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APPENDIX. (ANGINA PECTORIS—ANIMAL MECHANICS.) 357 toms, which seemed to threaten a suspen- only touch upon as many particulars as sion of life by a perseverance in exertion, will make the understanding of others usually go off upon the person's standing easy. still, or turning from the wind; but, in a The cranium, or skull, is an instance of more advanced stage, they do not so the arched form, answering the purpose readily recede, and the paroxysms are of giving strength. The brain, in its namuch more violent. During the fit, the ture, is so tender, or susceptible of injury, pulse sinks, in a greater or less degree, that slight local pressure disturbs its acand becomes irregular; the face and ex- tion. Hence a solid covering, like the tremities are pale, and bathed in a cold skull, was required, with those parts sweat, and, for a while, the patient is per- made stronger and thicker which are haps deprived of the powers of sense and most exposed to injury. An architectural voluntary motion. The disease having dome is constructed to resist one kind of recurred more or less frequently during force only, always acting in one direction, the space of some years, a violent attack namely, gravity; and therefore its strength at last puts a sudden period to exist- increases regularly towards the bottom, ence. Angina pectoris is attended with where the weight and horizontal thrust of a considerable degree of danger; and it the whole are to be resisted ; but, in the usually happens that the person is carried skull, the tenacity of the substance is off suddenly. It mostly depends upon an many times more than sufficient to resist ossification of the coronary arteries; and gravity, and therefore aids the form to then we can never expect to effect a rad. resist forces of other kinds, operating in ical cure. During the paroxysms, con- all directions. When we reflect on the siderable relief is to be obtained from fo- strength displayed by the arched film of mentations, and administering powerful an egg-shell, we need not wonder at the antispasmodics, such as opium and ether severity of blows which the cranium can combined together. The application of withstand, a blister to the breast is likewise attended Through early childhood, the cranium sometimes with a good effect. As the remains, to a certain degree, yielding and painful sensation at the extremity of the elastic; and the falls and blows so fresternum often admits of a temporary re- quent during the lessons of walking, &c., lief, from an evacuation of wind by the are borne with impunity. The mature mouth, it may be proper to give frequent skull consists of two layers, or tables, with doses of carminatives, such as peppermint, a soft diploe between them, the outer table caraway or cinnamon water. When being very tough, with its parts dovethese fail in the desired effect, a few drops tailed into each other, as tough wood of ol. anisi, on a little sugar, may be sub- would be by human artificers; while the stituted. With the view of preventing inper table is harder, and more brittle the recurrence of the disorder, the patient (hence called vitreous), with its edges should carefully guard against passion, or merely lying in contact, because its britother emotions of the mind: he should use tleness would render dove-tailing useless. a light, generous diet, avoiding every thing A very severe partial blow on the skull of a heating nature; and he should take generally fractures and depresses the part, care never to overload the stomach, or to as a pistol bullet would ; while one less use any kind of exercise immediately severe, but with more extended contact, after eating. Besides these precautions, being slowly resisted by the arched form, he should endeavor to counteract obesity, often injures the skull by what is correwhich has been considered as a predis- spondent to the horizontal thrust in a posing cause: and this is to be effected bridge, and causes a crack at a distance most safely by a vegetable diet, moderate from the place struck, generally half way exercise at proper times, early rising, and round to the opposite side. Sometimes, keeping the body perfectly open. in a fall with the head foremost, the skull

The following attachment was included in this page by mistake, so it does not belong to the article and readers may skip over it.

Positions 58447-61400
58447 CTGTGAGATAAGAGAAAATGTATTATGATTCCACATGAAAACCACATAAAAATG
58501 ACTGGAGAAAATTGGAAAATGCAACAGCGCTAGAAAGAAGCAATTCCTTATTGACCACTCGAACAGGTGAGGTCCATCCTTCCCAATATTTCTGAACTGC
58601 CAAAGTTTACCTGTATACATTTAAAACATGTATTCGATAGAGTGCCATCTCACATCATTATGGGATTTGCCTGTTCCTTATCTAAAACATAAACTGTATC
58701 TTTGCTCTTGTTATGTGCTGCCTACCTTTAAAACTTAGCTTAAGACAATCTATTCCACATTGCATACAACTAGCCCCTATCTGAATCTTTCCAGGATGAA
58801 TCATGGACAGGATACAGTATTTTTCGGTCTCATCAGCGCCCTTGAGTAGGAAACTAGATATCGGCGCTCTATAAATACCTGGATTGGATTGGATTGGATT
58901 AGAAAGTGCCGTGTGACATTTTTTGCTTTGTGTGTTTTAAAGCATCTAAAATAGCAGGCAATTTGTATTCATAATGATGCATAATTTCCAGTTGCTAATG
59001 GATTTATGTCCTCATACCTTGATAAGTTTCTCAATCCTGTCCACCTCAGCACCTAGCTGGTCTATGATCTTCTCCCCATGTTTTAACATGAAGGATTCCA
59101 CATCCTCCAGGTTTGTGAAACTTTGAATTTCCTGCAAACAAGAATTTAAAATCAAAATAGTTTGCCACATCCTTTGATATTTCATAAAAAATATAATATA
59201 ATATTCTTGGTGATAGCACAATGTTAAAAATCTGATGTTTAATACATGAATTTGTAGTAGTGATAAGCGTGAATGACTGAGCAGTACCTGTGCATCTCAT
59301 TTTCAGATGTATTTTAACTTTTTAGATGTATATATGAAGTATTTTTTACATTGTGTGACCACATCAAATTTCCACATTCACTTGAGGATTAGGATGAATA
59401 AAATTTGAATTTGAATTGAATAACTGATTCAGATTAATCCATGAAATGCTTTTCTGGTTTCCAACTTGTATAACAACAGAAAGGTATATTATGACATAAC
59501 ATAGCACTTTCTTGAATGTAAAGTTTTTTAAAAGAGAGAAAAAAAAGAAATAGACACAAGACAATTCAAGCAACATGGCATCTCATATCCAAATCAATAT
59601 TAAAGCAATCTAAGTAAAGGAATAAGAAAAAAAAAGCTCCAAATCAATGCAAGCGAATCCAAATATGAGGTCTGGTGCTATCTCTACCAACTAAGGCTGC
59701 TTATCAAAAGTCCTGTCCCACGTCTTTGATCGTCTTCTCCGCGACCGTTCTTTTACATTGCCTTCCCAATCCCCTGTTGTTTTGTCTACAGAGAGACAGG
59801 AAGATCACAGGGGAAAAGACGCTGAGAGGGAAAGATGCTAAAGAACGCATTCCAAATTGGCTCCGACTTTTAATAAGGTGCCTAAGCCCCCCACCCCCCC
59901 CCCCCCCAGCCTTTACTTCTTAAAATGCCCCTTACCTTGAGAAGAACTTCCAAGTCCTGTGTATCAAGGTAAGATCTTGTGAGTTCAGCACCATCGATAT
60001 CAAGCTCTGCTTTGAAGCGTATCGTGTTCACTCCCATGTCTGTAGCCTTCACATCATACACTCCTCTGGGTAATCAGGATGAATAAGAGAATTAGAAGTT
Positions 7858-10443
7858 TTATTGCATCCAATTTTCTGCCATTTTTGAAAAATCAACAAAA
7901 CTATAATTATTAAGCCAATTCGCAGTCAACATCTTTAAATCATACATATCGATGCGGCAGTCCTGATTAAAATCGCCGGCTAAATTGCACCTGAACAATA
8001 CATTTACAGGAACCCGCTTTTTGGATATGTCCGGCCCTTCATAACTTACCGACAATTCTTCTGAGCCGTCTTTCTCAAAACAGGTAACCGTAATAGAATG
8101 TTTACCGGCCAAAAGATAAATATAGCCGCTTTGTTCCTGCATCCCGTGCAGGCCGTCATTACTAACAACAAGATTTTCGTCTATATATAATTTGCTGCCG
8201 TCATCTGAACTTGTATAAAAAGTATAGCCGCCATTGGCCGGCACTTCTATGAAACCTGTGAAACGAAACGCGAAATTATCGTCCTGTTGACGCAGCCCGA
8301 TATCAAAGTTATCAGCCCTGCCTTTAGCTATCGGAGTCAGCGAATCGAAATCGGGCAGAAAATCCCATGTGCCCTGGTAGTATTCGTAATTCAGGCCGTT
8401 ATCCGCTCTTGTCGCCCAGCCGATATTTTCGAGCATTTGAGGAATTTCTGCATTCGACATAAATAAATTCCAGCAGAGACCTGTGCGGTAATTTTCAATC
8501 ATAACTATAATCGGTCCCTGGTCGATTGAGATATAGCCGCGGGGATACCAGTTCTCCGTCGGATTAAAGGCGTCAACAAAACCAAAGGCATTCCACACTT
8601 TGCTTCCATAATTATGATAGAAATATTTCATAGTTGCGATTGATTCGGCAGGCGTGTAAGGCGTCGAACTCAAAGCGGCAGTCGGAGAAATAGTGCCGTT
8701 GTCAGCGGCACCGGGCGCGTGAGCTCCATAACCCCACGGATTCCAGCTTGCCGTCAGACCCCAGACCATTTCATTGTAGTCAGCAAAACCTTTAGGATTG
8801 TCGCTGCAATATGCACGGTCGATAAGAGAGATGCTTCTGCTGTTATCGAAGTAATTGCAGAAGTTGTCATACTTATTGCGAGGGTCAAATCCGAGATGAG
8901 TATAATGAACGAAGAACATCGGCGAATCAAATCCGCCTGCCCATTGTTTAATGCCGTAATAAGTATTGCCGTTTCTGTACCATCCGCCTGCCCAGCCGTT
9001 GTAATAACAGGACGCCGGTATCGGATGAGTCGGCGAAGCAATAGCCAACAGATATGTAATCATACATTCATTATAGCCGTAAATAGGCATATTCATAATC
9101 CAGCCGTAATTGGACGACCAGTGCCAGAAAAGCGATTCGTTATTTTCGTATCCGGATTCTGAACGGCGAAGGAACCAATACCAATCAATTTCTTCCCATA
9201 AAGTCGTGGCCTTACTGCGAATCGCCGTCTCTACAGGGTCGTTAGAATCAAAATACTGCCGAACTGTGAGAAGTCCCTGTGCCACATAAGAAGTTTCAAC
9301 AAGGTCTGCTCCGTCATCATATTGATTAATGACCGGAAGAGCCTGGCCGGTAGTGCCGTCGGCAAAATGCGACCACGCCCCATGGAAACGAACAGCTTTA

ANGLICAN Church. (See England, would escape injury, but for the body, Church of.)

which falls upon it, pressing the end of ANIMAL MECHANICS. Mechanism of the spine against its base. the human Skeleton. There is scarcely a In the lower jaw, we have to remark part of the animal body, or an action the greater mechanical advantage, or lever which it performs, or an accident that power, with which the muscles act, than can befall it, or a piece of professional as- in most other parts of animals. The sistance which can be given to it, that temporal and masseter muscles pull aldoes not furnish illustration of some truth most directly, or at right angles to the line of natural philosophy; but we shall here of the jaw; while in most other cases, as